Younger children in the neighborhood told The Bowie Star that it is still difficult to believe their friend and mentor is gone.

"It seemed like he was ready for it, but we weren't," said Nicole Baxter, 15, who said she considered Ford her big brother. "I'm kind of coping with it now, that I can't get one last hug, one last kiss."

She is not alone. One officer who served with Ford told funeral-goers that Ford was universally loved throughout Bravo Company.

"One of the hardest things I've ever had to do in the Army is bring a friend home," Staff Sgt. Shawn Jackson said

This is how Americans honor a fallen son. They give thanks for his courage and his love.
As Jackson said to Ford's family before they drove to Arlington: "Y'all's family just got a bit bigger."
The step-mother, Irene Ford, is not mentioned in the Gazette piece

This from a piece in the Baltimore Sun offers a clue:
Asked for their feelings about the war in Iraq, Ford and his wife diverged in their opinions. Ford [Joseph, Jason's father], a Vietnam veteran, said he didn't see a need for the United States to be in Iraq. But he said his son had a duty to go.

"It was his job to serve his country," Ford said. "I felt that way when I went to Vietnam."

His wife [Irene] said she can't understand the rationale for the war, though she was proud of his service. Her eyes welled with tears as she spoke. "I'm still questioning [the war]," she said. "Why is this going on? I thought the war is over. Why are our children getting killed?"
So there is the question again, this time in context. A Washington Post columnist took a quote from the Baltimore Sun (it was not contained in the Post report) and gave the impression that he had heard it himself. Then again, maybe he called her and got her to repeat it.)

I very much appreciate Colbert King's rationality in most cases, but enough of this stuff already.


RNC Ultraviolence

Blogger Adam Yoshida has posted an intriguing essay advocating a little ultraviolence in New York's streets for the Republican National Convention this September.

Here's a sample:
All of this could easily work to transform the Republican convention from a staid event, barely covered by the media (as opposed to the coverage which is sure to be lavished upon the Democratic Convention) into mesmerizing television with a message. After all, in any riot, the average American identifies far more strongly with those seeking to put down the riot than they do the rioters. Those who romanticism political “activism” of this sort aren’t going to be voting for George Bush in any case.
This ties in nicely with blogger Matt Margolis's recent experience with Union Thugs at a Bush fundraiser in Boston.

The Dem's are gonna bust some heads, man.


To Throw Rice

National Security Advisor Condoleezza Rice has been front-and-center in the Bush administrations ongoing effort to inform the public on the fact that Dick Clarke cannot be believed. In a Chicago Tribune article this morning, a Bob Kemper refers to Dr. Rice as "damaged this week amid allegations that the White House paid too little attention to terrorist threats before the Sept. 11 attacks." This is part of the Whitehouse-on-the-ropes line the press continually promulgates, completely ignoring that any sense observer would attribute zero credibility to the Clarke.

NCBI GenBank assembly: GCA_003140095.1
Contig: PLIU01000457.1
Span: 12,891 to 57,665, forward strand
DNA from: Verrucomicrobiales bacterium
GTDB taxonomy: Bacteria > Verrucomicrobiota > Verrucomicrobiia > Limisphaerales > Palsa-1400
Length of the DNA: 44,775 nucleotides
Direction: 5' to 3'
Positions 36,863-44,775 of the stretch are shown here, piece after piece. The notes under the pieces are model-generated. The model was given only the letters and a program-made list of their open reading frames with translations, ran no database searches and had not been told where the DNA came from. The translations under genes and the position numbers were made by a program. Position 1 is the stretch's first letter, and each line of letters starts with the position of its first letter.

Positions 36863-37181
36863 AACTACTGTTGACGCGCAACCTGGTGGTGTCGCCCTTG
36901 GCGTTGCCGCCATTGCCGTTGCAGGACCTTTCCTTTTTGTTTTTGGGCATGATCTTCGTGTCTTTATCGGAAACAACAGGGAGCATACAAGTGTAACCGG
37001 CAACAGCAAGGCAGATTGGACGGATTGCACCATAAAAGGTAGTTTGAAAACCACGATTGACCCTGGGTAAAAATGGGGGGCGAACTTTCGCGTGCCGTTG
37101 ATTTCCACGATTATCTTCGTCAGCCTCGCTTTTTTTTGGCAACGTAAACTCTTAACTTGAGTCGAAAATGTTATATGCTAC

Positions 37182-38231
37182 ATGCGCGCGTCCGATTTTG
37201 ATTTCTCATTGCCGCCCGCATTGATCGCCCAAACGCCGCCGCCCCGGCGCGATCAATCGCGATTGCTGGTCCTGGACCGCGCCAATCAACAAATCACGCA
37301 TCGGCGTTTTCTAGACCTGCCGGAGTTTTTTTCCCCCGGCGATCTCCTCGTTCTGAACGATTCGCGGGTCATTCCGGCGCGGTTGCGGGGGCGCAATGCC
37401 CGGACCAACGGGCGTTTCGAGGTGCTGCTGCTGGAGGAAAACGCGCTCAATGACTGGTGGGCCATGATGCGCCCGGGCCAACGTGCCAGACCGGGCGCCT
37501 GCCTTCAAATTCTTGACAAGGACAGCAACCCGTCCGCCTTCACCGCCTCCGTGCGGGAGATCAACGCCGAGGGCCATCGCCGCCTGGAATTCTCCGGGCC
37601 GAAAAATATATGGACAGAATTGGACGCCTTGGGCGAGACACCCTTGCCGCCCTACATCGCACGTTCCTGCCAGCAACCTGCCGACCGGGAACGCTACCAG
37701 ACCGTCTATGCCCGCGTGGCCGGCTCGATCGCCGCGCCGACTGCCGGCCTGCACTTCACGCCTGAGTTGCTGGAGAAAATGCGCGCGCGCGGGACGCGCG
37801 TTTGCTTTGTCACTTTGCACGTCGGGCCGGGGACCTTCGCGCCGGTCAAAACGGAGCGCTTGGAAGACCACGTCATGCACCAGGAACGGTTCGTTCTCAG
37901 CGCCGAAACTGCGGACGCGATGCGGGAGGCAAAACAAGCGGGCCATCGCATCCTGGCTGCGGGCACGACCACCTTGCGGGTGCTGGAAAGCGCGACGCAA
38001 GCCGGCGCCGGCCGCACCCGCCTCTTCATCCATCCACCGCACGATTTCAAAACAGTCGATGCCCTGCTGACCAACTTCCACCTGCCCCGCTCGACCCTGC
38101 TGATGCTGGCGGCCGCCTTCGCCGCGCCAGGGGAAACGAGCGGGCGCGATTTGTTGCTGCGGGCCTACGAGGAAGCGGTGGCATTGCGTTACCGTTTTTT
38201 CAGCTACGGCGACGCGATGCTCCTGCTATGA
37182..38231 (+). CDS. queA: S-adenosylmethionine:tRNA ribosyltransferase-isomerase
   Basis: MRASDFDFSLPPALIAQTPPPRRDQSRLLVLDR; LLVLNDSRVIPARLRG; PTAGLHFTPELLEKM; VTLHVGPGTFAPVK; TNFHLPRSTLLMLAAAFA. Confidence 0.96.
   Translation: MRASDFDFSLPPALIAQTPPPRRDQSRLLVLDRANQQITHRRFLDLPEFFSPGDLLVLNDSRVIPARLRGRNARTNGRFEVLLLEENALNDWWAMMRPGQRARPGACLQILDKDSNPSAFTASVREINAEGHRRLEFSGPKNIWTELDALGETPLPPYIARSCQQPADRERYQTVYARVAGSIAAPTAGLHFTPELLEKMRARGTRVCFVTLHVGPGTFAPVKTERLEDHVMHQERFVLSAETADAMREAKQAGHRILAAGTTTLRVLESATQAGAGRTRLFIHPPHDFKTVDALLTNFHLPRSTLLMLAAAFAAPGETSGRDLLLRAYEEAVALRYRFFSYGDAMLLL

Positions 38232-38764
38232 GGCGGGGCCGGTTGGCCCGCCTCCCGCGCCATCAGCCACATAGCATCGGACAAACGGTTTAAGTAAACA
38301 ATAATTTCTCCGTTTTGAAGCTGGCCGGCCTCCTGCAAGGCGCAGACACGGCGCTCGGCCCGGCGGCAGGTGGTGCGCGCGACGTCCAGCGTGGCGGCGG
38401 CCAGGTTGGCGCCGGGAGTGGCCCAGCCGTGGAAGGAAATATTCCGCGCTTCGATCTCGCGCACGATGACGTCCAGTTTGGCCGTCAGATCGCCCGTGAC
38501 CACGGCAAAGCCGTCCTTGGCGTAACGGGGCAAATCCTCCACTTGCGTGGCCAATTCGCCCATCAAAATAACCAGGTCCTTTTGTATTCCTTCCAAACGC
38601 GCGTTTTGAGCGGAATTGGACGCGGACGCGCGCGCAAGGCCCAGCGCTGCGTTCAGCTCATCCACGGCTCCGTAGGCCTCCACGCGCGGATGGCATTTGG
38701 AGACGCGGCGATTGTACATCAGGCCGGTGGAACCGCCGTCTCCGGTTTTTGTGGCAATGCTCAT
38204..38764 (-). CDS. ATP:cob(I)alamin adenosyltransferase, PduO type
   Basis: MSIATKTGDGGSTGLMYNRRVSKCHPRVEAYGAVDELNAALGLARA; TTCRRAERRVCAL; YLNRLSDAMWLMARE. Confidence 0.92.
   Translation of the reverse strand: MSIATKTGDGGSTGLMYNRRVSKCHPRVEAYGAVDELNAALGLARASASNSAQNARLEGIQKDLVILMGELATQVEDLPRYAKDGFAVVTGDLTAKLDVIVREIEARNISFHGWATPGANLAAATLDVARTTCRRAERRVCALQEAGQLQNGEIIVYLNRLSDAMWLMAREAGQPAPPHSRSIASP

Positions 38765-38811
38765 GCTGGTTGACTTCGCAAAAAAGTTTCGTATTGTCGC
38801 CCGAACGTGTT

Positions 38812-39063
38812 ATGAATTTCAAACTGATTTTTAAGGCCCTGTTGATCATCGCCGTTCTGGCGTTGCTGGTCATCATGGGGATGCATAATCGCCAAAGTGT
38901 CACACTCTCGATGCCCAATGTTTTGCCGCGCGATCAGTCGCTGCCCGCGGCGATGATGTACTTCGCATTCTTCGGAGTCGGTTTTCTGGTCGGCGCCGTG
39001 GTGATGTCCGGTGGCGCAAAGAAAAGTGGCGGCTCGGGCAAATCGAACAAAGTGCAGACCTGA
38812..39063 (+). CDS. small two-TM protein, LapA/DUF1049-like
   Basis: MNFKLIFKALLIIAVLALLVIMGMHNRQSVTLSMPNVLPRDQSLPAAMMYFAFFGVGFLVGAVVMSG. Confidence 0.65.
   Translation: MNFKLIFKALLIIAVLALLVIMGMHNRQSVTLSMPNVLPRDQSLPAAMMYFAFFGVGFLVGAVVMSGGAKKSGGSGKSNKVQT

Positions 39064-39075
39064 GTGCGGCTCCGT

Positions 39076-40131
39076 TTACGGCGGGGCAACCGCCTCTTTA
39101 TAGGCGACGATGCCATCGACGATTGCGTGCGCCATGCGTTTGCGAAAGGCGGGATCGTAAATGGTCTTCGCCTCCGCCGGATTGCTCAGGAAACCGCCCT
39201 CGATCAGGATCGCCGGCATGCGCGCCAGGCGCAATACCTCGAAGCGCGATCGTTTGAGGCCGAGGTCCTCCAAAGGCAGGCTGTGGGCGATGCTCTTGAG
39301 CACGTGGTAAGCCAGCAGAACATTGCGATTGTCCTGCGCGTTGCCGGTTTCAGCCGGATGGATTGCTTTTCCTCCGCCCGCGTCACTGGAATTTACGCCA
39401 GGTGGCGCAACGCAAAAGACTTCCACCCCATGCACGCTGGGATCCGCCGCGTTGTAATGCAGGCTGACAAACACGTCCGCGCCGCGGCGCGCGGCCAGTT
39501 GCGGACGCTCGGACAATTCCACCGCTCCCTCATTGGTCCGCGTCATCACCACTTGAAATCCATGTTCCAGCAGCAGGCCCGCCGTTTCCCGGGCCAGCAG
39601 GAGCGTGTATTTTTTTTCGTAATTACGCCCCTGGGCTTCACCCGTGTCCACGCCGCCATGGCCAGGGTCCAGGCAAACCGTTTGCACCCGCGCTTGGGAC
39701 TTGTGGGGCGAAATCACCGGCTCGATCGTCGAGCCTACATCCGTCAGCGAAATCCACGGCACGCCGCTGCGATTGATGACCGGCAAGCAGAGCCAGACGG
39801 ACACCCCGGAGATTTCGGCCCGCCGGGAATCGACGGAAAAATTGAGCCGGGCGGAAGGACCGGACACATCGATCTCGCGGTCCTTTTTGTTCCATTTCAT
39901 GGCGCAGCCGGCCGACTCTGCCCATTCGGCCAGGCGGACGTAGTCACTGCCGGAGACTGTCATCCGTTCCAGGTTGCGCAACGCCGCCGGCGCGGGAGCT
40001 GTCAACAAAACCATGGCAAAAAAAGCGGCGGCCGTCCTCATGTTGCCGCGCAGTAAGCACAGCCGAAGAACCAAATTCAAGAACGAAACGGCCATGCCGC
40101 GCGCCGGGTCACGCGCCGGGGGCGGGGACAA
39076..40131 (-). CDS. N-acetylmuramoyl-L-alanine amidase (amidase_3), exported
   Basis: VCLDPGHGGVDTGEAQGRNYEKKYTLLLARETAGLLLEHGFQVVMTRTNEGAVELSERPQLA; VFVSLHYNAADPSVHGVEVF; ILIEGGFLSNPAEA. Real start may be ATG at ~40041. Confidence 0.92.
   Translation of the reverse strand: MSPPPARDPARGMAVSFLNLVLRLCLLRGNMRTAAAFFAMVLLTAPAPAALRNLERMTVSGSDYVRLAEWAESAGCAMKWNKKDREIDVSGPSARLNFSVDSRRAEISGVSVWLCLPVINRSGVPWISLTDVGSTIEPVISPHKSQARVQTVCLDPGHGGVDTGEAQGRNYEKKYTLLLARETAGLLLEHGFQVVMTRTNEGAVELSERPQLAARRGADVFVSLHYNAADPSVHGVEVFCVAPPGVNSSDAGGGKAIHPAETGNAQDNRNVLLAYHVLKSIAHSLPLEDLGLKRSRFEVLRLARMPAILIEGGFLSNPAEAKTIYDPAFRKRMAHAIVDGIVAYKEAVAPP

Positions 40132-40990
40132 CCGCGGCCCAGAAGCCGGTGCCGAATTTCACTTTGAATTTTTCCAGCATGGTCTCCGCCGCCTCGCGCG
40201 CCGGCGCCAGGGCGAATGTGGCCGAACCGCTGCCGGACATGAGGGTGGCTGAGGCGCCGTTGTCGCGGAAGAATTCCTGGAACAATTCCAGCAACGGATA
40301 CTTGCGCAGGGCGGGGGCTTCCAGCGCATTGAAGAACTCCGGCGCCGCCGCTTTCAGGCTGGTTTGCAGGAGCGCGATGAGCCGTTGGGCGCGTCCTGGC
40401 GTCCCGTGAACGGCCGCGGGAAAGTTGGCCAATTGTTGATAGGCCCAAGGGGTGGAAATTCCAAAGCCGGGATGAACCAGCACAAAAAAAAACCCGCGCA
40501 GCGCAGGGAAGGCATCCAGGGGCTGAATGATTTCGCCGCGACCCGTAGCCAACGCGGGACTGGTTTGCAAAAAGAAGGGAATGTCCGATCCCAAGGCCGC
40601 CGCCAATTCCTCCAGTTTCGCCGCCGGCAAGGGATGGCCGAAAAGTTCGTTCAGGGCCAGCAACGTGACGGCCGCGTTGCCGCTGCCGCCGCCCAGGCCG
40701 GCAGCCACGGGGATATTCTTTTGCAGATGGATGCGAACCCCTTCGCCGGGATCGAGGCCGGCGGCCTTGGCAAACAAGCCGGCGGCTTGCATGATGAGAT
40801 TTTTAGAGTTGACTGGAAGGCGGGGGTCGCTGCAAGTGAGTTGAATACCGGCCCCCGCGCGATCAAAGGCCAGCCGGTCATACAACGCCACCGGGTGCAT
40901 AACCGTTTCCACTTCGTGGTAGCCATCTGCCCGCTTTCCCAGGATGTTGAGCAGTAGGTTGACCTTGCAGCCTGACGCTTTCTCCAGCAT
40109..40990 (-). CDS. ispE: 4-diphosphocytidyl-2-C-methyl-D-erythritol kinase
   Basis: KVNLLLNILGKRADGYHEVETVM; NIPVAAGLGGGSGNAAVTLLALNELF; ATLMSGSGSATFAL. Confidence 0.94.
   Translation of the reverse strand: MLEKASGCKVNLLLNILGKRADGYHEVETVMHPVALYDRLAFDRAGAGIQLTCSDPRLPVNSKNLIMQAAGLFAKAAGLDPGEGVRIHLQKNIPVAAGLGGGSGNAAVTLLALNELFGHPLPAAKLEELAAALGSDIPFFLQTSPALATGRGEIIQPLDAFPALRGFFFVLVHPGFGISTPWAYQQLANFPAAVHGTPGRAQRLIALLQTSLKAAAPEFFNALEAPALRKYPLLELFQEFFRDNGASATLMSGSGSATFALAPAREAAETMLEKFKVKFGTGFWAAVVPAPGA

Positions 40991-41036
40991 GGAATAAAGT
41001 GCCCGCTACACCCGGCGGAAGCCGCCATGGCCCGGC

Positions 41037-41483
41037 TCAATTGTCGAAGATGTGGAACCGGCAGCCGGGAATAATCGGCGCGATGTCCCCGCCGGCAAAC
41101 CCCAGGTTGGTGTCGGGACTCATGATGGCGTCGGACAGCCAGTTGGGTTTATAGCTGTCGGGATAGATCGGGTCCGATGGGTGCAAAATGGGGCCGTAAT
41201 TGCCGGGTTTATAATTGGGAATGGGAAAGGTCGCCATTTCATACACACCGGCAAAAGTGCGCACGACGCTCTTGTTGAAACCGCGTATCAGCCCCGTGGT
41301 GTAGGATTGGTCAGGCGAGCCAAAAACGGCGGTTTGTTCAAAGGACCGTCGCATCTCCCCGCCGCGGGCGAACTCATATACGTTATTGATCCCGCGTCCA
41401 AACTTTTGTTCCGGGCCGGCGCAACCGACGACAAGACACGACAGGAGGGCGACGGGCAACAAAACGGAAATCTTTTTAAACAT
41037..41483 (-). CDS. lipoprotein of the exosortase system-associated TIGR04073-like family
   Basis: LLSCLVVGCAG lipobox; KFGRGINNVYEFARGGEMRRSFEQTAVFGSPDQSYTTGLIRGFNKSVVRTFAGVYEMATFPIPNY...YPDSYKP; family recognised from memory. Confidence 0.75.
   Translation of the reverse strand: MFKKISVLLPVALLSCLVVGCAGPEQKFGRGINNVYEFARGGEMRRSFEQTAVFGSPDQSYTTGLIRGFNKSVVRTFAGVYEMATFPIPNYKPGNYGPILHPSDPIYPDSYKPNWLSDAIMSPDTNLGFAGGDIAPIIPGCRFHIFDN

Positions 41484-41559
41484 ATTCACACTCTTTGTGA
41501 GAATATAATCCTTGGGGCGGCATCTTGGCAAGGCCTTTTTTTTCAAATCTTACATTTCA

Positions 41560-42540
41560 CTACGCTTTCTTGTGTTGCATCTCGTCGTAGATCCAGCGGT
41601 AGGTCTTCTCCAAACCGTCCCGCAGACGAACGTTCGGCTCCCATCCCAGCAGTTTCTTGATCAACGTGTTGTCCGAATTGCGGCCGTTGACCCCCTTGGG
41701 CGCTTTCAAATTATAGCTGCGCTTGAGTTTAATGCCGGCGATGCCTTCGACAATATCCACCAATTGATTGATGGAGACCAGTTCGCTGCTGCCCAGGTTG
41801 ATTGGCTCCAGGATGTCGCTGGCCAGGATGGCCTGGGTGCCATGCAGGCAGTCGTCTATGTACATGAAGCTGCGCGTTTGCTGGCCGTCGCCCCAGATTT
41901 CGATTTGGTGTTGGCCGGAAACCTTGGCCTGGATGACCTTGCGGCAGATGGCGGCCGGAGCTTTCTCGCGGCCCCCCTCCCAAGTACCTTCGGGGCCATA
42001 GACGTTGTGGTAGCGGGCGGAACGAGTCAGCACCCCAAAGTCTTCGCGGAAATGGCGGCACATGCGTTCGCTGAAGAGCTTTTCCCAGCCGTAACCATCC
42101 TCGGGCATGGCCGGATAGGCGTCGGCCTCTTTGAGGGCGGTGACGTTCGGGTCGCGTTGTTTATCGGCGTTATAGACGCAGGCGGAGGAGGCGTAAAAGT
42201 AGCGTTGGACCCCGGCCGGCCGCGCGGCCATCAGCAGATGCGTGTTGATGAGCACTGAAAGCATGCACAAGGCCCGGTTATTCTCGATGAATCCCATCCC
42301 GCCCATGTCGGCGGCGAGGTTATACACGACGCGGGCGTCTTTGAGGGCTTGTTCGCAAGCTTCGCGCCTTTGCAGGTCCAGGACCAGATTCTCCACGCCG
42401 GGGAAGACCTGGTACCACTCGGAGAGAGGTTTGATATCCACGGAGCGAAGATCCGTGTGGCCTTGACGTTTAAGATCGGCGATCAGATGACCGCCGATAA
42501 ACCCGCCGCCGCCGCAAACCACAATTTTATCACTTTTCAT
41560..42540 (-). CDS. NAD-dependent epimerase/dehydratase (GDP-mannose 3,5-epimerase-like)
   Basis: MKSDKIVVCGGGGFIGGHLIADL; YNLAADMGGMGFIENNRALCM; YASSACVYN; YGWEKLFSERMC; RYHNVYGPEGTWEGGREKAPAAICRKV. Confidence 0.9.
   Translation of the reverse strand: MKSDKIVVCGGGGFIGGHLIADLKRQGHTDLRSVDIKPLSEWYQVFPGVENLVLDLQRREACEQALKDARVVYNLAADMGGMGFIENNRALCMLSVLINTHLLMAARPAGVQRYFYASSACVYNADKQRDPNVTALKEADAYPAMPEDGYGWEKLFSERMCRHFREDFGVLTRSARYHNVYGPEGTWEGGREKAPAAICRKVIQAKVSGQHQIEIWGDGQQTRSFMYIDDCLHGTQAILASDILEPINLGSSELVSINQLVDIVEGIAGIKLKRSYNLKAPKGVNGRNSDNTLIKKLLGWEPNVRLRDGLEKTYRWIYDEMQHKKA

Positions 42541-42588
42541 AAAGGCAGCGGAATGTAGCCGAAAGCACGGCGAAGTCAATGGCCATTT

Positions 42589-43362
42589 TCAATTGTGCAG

He speculates that Rice will leave the Administration before a second Bush term and says that her defense now is merely for her legacy.
Rice's NSC has been "dysfunctional," said Pike [John Pike, director of Globalsecurity.org, a private defense and military think tank], with the Pentagon and State Department at ideological odds and top Bush advisers--including Vice President Dick Cheney and Defense Secretary Donald Rumsfeld--going over Rice's head to the president on a number of foreign policy initiatives.
I'm not sure on what Pike bases his assumptions, but he is head of a no-nuke outfit which holds that all we are saying is give peace a chance. (Not in those marijuana-laden terms, but it's my take. I just linked their "Mission" page, so you can check it out for yourself.)

Dr. Rice won't testify publicly before the 9-11 Commission.
The White House said Rice could not formally testify before the commission because Congress created the panel and such an appearance would breach the separation of powers between the executive and legislative branches of government.
I think she should testify, and I think she will.

Just as the White House allowed the declassification of Clarke's 2002 briefing in which he made statements which blatantly contradict his book and his recent testimony before the 9-11 Commission, and just as it can declassify Clarke's 2002 testimony before the Congressional Intelligence Committees, it can allow Rice to testify

Would it set a bad precedent? Maybe it would have, but not after the horrible precedent set by Clarke in writing his book. The book purports to reveal details of the advice given to a sitting President by one of his advisors (Clarke). How can the national security staff now be trusted?

The President could allow Rice's testimony in this particular case without harming future Presidents and their advisors. It could do wonders for Dr. Rice's legacy, and it should work towards ending the Clarke chapter of this campaign.

It would not surprise me if WH strategy was not for Rice to resist then relent under protest. Let's have it.